Goofing around on the Cannondale Slate 105. Awesome Gravel Grinder.
Lately I've really been preoccupied with being in the woods. I'm not "training" anymore. I've decided that I don't need that kind of pressure in my life and it takes away from my enjoyment of being outside. My new goal is to get outside every day for at least a few hours. It's keeping me in shape my mind calm.
Yesterday, in preparation for a three day bikepacking trip, I decided to ride my first century (100 miles). I picked the Northern Rail Trail to ride, as I wanted to be as far away from cars as possible. I also had never seen the trail and was curious. I loaded up my Cannondale Slate 105 and ended up starting later than I wanted, at 10:15. I didn't care though. I had zero time restrictions and enough gear to bivy overnight if I had too. My goal was to ride 100 miles, for the first time. I was determined to go slow, see the sights, and stop whenever I felt like it. Here is my day in pictures.
Official Start time, 10:15
Coopers Cycle Supply in Franklin. When I started NPD I bought a bunch of stuff here. Love this place.
Pully Cart left from Railroad Days.
One of the many small bridges.
And one of the larger ones.
New England Covered Bridge.
Some tracks are still there.
Made me think of my brother Barry, who is a huge train fan.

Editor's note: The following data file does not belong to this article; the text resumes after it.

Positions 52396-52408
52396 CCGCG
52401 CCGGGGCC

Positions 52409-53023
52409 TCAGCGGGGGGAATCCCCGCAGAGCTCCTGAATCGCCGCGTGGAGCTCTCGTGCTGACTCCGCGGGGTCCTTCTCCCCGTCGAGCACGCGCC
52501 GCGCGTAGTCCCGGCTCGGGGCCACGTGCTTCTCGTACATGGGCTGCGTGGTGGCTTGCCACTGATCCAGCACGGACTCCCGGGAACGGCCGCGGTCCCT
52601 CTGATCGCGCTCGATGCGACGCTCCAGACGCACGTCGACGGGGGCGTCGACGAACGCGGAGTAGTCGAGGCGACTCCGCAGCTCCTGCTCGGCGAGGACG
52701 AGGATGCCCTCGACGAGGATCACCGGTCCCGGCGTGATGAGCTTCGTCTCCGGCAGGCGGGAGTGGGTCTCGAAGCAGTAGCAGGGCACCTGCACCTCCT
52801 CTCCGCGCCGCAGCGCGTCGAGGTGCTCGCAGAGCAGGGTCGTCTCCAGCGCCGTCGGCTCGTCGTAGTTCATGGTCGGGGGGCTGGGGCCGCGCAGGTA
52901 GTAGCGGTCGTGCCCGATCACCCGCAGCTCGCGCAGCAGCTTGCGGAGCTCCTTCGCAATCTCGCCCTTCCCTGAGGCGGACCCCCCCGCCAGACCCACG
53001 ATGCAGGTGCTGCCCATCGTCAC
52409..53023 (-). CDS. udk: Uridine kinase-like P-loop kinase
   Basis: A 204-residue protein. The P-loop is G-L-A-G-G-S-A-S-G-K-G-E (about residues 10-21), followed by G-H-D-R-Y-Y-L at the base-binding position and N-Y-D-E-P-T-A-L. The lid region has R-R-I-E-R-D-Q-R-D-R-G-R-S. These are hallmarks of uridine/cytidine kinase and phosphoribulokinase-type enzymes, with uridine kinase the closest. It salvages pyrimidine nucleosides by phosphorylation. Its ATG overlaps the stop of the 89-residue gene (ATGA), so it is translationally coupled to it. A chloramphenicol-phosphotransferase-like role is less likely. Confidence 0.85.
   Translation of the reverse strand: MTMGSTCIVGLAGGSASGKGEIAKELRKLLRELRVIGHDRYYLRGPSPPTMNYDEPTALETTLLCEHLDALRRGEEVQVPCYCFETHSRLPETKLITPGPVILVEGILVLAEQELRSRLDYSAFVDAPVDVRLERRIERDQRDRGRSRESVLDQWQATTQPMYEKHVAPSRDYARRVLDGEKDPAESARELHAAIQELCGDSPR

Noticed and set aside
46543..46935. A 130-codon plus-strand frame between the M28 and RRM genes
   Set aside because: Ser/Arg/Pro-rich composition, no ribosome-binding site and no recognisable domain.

There was zero pavement.
Lunch at the Danbury Country Store. Whoopee Pie and a Braggs Apple Cider Vinegar drink.
It's a very peaceful trail.
After a torrential downpour the trail was waterlogged for about an hour.
There is almost zero elevation on this trail. It feels flat as a pancake.
The tunnels were a bit hard to see in, but were fun.
I swear you can't make this stuff up. I'll just leave that there.
Parking for lunch. This is the "Old Tray Factory" from the 1700's.
I had no idea it was going to be this scenic.
Feels like being in the Whites.
The Slate was built for this type of road.
Just more pretty scenery.
Stopped back at the store on the way back. I had to eat a LOT to keep my energy up. More than running. The rear rack is from Portland Design Works.
Early train turntable. Could only be used by very small trains.
The back of the train station you can see in Franklin.
A long day complete. The longest I have ever ridden on a bicycle.